NEW YORK – The Brooklyn Nets refused to fire Steve Nash over the summer, no matter what Kevin Durant wanted.
But with the Nets off to a disappointing start amid more controversy surrounding Kyrie Irving, the team and coach both decided the change needed to happen now.
“We both felt this was time,” general manager Sean Marks said.
So the Nets parted ways with the Hall of Fame point guard Tuesday, hours before losing to Chicago to drop to 2-6.
Nash made it to this season after Durant said he wanted him out this summer, but not much longer. The Nets have been another mess, with bad play on the court and bad headlines off it.
The biggest — again — was created by Irving, who posted a link to an antisemitic work on his Twitter page last week, drawing criticism from Nets owner Joe Tsai.
Marks said he and Nash had been talking for a week, perhaps more, before arriving at the decision that it was time for change.
“It was certainly trending that way and to be quite frank the team was not doing what it was supposed to be doing,” Marks said. “We’ve fallen from our goals and of meeting our goals and it was time now because we still have lofty aspirations of where we need get to.”
Marks said players were not consulted, but Durant said there wouldn't have been any need because everyone knew the situation the Nets were in.
“Let’s be real. We’re pros, we’re veterans,” Durant said. “We had a tough start. It was a rocky year last year, rocky summer. We knew that everybody was being evaluated. That’s just how it is in the league.”
The Nets may move quickly to replace Nash. A person with knowledge of the matter said the Nets were in discussions with suspended Boston coach Ime Udoka — a former Brooklyn assistant who is not with the Celtics this season because he was found to have violated team rules by having a relationship with a female staffer within the organization. The person spoke to The Associated Press on condition of anonymity because those talks were not revealed publicly.
ESPN first reported the talks between Udoka and the Nets. The Nets said a decision on the team’s next coach would be made in the near future.
Marks denied that he had decided on a coach and wouldn't give a list of candidates. He also wouldn't discuss whether Udoka would be accepted in Brooklyn so soon after his troubles in Boston.
“But I would say I will reserve that for when those decisions are made and I couldn’t give you a timeline on that,” Marks said. “Obviously there’s a reason why we made this move when we did, because time is ticking. So we do want this process to be a thorough one, we’re not going to skip steps on that and then we’ll do our due diligence like in any way. When I was hired, when anybody was hired the organization does very, very thorough due diligence on anybody, and you arrive at the best possible outcome.”
Nash led the Nets to a 92-62 record and the playoffs in both full seasons, his first as an NBA coach. But they lost Irving and James Harden to injuries during their second-round loss to Milwaukee in 2021, then were a first-round flop last season after trading Harden during the middle of the season.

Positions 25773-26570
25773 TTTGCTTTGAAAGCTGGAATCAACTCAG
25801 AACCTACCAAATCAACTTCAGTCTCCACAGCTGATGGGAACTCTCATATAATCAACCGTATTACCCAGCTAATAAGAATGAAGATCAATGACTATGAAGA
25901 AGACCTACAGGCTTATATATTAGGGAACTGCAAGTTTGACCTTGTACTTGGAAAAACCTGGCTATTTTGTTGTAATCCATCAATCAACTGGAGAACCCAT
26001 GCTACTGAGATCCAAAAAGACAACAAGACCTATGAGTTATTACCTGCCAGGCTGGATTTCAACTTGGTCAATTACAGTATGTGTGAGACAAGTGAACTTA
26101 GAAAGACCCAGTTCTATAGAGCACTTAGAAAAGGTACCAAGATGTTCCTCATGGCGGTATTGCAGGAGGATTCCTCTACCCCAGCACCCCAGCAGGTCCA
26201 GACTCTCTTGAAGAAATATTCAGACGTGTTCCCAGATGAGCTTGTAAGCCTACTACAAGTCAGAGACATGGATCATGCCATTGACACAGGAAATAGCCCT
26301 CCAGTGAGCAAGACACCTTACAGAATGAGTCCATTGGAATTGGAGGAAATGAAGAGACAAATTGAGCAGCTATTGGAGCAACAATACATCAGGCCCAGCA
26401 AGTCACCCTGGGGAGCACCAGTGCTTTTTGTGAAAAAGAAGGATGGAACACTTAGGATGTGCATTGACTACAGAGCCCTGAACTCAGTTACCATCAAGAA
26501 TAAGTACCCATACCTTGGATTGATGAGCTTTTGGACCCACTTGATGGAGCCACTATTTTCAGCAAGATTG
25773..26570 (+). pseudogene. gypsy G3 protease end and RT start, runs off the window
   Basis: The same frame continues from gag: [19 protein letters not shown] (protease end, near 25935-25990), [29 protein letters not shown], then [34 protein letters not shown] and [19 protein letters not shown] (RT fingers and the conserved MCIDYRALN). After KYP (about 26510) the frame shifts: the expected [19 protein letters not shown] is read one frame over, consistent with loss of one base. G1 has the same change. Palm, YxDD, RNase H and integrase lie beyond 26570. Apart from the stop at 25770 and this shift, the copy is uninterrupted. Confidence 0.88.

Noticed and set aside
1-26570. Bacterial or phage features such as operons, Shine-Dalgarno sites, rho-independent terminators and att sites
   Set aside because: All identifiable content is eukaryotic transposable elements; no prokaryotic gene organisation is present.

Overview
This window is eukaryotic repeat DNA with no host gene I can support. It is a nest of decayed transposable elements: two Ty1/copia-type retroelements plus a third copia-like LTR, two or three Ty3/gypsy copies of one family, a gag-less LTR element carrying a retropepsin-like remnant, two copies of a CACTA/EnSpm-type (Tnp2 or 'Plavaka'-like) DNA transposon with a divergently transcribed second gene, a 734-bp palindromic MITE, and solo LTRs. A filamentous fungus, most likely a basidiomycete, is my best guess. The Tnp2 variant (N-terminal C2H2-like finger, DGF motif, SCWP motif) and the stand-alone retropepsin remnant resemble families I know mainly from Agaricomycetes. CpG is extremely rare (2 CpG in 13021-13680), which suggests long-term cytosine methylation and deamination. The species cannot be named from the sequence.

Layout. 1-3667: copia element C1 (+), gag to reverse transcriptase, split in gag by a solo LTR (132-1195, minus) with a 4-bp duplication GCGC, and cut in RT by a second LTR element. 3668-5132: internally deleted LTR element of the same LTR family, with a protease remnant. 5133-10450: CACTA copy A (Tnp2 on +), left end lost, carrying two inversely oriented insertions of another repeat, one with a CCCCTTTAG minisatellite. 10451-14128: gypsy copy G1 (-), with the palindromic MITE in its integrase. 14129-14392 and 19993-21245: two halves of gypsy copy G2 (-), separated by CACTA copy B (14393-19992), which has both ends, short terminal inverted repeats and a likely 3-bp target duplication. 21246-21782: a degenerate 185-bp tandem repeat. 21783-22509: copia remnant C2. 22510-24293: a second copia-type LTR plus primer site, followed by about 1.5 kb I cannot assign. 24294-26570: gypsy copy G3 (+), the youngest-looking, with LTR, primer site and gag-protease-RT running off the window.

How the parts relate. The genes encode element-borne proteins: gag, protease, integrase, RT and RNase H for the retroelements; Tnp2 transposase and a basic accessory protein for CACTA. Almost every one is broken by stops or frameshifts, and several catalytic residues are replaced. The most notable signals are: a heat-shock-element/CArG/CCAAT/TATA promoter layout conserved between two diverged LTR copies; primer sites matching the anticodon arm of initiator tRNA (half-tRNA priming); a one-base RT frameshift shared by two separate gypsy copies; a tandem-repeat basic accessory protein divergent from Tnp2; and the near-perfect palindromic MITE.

Much of the Nets' problems during the latter season were caused by Irving being unavailable for most of their home games because he refused to get vaccinated for the coronavirus, as mandated at the time in New York City.
Nash handled it all as best as possible, but apparently not good enough for his best player. Durant said he wanted to be traded this summer if the Nets didn't fire Marks and Nash, but Tsai stood by them and Durant eventually pulled back his request.
Nash downplayed that before this season began, saying he didn't believe the reports were entirely true and that they had quickly talked through their issues.
But things started poorly this season and Nash gave some of his hardest criticism of the team during his tenure after their loss to Indiana on Saturday night, calling their defensive effort a “disaster” and saying he didn't see desire or will.
“We have to look deep, deep inside ourselves and what we want to do, what we want to accomplish,” Nash said. “Do we want to give up on this because it’s been difficult early, or do we want to stay the course and start to build something?”
Much of that was ignored because the focus was on Irving's combative news conference defending his tweet, and the Nets beat the Pacers in the rematch Monday to end a four-game skid.
But Nash's tenure ended anyway a day later, hours before Brooklyn is set to host Chicago. Jacque Vaughn served as acting head coach against the Bulls.
Tsai alluded to the constant turbulence around the team in his statement thanking Nash.
“My admiration and respect for him grew over time as he brought hard work and positive attitude to our organization every day, even in periods of exceptional storm surrounding the team,” Tsai said.
Nash thanked the Tsai family and Marks for giving him the opportunity, calling the job “an amazing experience with many challenges that I'm incredibly grateful for.”
Marks chose his former teammate as coach in 2020 despite no experience in the job, citing Nash's ability to be a connector of personalities as a player. Nash was a two-time MVP with the Phoenix Suns who ended his 18-year career third on the NBA's list with 10,335 assists.
But his schemes were criticized as the Nets struggled defensively throughout his tenure and often didn't show the ball-moving style of play on offense that his Suns teams did, instead relying on Durant, Irving or Harden to isolate.
Beyond the player changes, Nash also had to adapt to changes on his bench. Mike D'Antoni, the two-time NBA Coach of the Year, stepped down as his assistant after one season, and Udoka left to become coach of the Celtics.
AP Basketball Writer Tim Reynolds contributed to this story.
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